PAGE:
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Frances D'Emilio, Associated Press
Frances D'Emilio, Associated Press
VATICAN CITY — Declaring that the church “isn’t afraid of history,” Pope Francis said Monday he has decided to open up the Vatican archives on World War II-era Pope Pius XII, who has been criticized by Jews of staying silent on the Holocaust and not doing enough to save lives.
Describing that criticism as fruit of “some prejudice or exaggeration,” Francis told officials and personnel of the Vatican Secret Archives that the documentation would be open to researchers starting March 2, 2020.
The move could speed up Pius’ path to possible sainthood, a complex process that in Pius’ case bore the weight of questions of what he knew and did about Nazi Germany’s systematic killing of Europe’s Jews.
Pius was elected pope on March 2, 1939, six months before World War II erupted in Europe. He died on Oct. 9, 1958, at the Vatican summer residence at Castel Gandolfo, near Rome.
The Vatican usually waits 70 years after the end of a pontificate to open up the relevant archives. But the Holy See has been under pressure to make the Pius XII documentation available sooner and while Holocaust survivors are still alive.
“The church isn’t afraid of history,” Francis told the archive staff.
He said the Pius papacy included “moments of grave difficulties, tormented decisions of human and Christian prudence, that to some could appear as reticence.”
Instead, Francis said, they could be seen as attempts “to keep lit, in the darkest and cruelest periods, the flame of humanitarian initiatives, of hidden but active diplomacy” aimed at possibly “opening hearts.”
Francis words appeared to echo the long-held Vatican defense of Pius which maintains that the Italian pontiff used behind-the-scenes diplomacy to try to save lives.
Eugenio Pacelli, the future Pius XII, gained diplomatic experience in the period following World War I, serving the Holy See in postings in Munich and Berlin in Germany.
In Jerusalem, the Yad Vashem Holocaust memorial commended Francis’ decision, expressing the expectation that “researchers will be granted full access to all the documents stored in the archives.”
Those hailing the decision to open the archives also saw usefulness in dealing with present challenges of anti-Semitism and religious persecution and not just deepening understanding of the past.
Israeli President Reuven Rivlin called opening the Vatican archives “particularly important in these days of ongoing anti-Semitic attacks, the rewriting of history and attempts to deny the Holocaust.”
Rabbi Arthur Schneier, a Holocaust survivor who has led a New York synagogue in New York since 1992 and received a papal knighthood four years ago for his activism promoting religious freedom, said “the archives will reveal what was done and what could have been done in the face of Nazi tyranny, particularly the persecution of the Jews that led to the Holocaust.”
The archives “might also be a useful instrument on how to deal with dictators of our day who disregard human life, human rights and inflict suffering on their people,” said Schneier, who heads the Appeal of Conscience Foundation, which advocates for religious freedom and human rights.
Vatican archivists had already started preparing the documentation for consultation back in 2006, at the behest of Francis’ German-born predecessor, Benedict XVI.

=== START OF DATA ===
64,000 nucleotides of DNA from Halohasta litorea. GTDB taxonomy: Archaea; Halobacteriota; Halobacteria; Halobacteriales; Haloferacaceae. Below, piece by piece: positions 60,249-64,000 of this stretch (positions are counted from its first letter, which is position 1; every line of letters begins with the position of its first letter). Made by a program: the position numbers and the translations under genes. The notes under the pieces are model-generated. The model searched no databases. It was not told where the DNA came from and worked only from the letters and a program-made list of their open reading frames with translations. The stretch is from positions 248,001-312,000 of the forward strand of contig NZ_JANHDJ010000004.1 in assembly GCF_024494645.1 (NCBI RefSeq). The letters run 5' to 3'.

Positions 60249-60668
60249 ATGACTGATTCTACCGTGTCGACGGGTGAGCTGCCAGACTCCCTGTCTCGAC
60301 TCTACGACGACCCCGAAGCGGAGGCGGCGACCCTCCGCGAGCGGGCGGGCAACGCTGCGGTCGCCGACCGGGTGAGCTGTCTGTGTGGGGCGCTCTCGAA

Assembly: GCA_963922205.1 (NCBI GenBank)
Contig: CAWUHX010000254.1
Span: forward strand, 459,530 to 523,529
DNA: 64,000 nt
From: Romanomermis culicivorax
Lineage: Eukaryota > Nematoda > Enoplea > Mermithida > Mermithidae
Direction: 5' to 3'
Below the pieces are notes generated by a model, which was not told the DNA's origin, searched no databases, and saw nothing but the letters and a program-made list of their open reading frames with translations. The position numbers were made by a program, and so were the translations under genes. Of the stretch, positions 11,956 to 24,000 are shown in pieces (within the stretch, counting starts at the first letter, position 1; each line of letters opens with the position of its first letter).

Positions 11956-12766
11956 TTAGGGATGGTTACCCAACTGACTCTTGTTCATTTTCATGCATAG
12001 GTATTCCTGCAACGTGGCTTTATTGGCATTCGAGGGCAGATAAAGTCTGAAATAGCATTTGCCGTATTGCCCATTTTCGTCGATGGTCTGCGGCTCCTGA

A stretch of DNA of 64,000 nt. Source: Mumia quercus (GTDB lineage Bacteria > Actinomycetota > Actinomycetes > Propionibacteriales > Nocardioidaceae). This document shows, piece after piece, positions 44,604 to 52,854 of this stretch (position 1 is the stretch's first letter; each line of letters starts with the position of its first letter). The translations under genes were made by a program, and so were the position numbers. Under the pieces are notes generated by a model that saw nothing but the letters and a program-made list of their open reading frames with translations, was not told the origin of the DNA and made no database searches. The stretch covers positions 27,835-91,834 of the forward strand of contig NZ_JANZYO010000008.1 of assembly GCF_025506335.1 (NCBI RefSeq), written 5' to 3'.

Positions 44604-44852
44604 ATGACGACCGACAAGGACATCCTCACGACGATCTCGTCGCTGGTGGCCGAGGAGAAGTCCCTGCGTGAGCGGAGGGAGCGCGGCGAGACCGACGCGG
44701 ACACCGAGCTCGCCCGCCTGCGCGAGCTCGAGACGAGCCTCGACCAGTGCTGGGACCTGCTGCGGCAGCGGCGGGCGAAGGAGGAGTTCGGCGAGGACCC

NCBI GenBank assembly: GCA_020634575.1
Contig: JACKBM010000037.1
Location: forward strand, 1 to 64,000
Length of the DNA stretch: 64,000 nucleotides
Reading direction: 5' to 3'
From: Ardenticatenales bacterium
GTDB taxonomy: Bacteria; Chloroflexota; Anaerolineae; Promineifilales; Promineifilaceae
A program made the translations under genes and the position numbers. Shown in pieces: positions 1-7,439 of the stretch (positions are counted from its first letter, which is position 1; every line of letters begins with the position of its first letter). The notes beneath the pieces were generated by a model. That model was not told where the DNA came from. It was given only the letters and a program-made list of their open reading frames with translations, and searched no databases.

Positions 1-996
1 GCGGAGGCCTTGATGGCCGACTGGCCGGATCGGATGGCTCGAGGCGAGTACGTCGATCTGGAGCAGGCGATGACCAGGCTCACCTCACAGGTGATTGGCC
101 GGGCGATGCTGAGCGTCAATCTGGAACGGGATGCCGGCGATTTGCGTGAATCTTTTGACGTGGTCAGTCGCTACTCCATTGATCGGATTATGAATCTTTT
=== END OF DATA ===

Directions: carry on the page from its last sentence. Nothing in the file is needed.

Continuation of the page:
For decades, Jewish advocates had lobbied for access to the documentation to help answer the long-standing question of whether Pius did all he could to save lives during World War II.
In New York, Rabbi David Rosen, the international director for interreligious affairs at the American Jewish Committee, called Francis’ decision “enormously important to Catholic-Jewish relations.”
He noted in a statement that he had raised the issue with Francis and his predecessors in meetings.
“It is particularly important that experts from the leading Holocaust memorial institutes in Israel and the United States objectively evaluate as best as possible the historical record of that most terrible of times — to acknowledge both the failures as well as the valiant efforts made during the period of the systematic murder of 6 million Jews,” Rosen said.
Monsignor Sergio Pagano, in charge of the Vatican Secret Archive referred in comments Monday to the thousands and thousands of files, letters and other material to be made available.
Writing in Vatican newspaper L’Osservatore Romano Monday, Pagano said the archives “spoke, speak, and, I hope, will speak to researchers and to historians of an almost superhuman work of Christian humanism” amid mid-20th century events “that seemed determine to annihilate the very notion of human civilization.”
Defenders of Pius’ wartime actions have noted that some convents and other religious institutes in Italy helped hide Jews, including during the Nazi occupation of his native Rome.
It was during Benedict’s papacy that the Vatican in 2009 formally recognized the “venerable” qualities of Pius, an early step along the possible path to sainthood.
Historians will also be keen on examining documents from Pius XII’s papacy in the years after the war ended in 1945.
In 1983, the Vatican dismissed as “absolutely absurd” a claim in a Jewish magazine that the Vatican aided Klaus Barbie and other high-ranking Nazi war criminals in their escape from Europe, along with legitimate refugees, after the war.
David Rising from Berlin and Josef Federman in Jerusalem contributed.
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